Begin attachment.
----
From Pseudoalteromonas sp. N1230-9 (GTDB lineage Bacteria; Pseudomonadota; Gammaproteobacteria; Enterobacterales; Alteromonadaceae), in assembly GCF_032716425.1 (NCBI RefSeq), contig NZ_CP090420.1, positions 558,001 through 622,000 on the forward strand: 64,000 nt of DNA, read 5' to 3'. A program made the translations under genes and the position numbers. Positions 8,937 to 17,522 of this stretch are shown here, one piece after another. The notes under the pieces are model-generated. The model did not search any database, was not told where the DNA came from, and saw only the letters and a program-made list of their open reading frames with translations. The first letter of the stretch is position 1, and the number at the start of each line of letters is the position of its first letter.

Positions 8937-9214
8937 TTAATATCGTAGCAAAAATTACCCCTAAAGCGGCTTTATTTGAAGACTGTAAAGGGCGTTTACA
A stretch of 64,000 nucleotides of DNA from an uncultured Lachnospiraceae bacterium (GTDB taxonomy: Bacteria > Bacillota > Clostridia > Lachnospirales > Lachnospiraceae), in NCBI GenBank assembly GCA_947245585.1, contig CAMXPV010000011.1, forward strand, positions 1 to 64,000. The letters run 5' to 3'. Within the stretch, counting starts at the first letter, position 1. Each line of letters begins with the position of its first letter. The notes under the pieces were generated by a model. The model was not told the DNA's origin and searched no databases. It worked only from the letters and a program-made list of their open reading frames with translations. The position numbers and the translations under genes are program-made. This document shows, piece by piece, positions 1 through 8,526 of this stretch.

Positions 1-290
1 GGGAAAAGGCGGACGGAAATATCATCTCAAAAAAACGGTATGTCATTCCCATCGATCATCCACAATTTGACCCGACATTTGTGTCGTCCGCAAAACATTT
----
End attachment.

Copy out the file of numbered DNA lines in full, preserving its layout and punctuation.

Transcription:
From Pseudoalteromonas sp. N1230-9 (GTDB lineage Bacteria; Pseudomonadota; Gammaproteobacteria; Enterobacterales; Alteromonadaceae), in assembly GCF_032716425.1 (NCBI RefSeq), contig NZ_CP090420.1, positions 558,001 through 622,000 on the forward strand: 64,000 nt of DNA, read 5' to 3'. A program made the translations under genes and the position numbers. Positions 8,937 to 17,522 of this stretch are shown here, one piece after another. The notes under the pieces are model-generated. The model did not search any database, was not told where the DNA came from, and saw only the letters and a program-made list of their open reading frames with translations. The first letter of the stretch is position 1, and the number at the start of each line of letters is the position of its first letter.

Positions 8937-9214
8937 TTAATATCGTAGCAAAAATTACCCCTAAAGCGGCTTTATTTGAAGACTGTAAAGGGCGTTTACA
A stretch of 64,000 nucleotides of DNA from an uncultured Lachnospiraceae bacterium (GTDB taxonomy: Bacteria > Bacillota > Clostridia > Lachnospirales > Lachnospiraceae), in NCBI GenBank assembly GCA_947245585.1, contig CAMXPV010000011.1, forward strand, positions 1 to 64,000. The letters run 5' to 3'. Within the stretch, counting starts at the first letter, position 1. Each line of letters begins with the position of its first letter. The notes under the pieces were generated by a model. The model was not told the DNA's origin and searched no databases. It worked only from the letters and a program-made list of their open reading frames with translations. The position numbers and the translations under genes are program-made. This document shows, piece by piece, positions 1 through 8,526 of this stretch.

Positions 1-290
1 GGGAAAAGGCGGACGGAAATATCATCTCAAAAAAACGGTATGTCATTCCCATCGATCATCCACAATTTGACCCGACATTTGTGTCGTCCGCAAAACATTT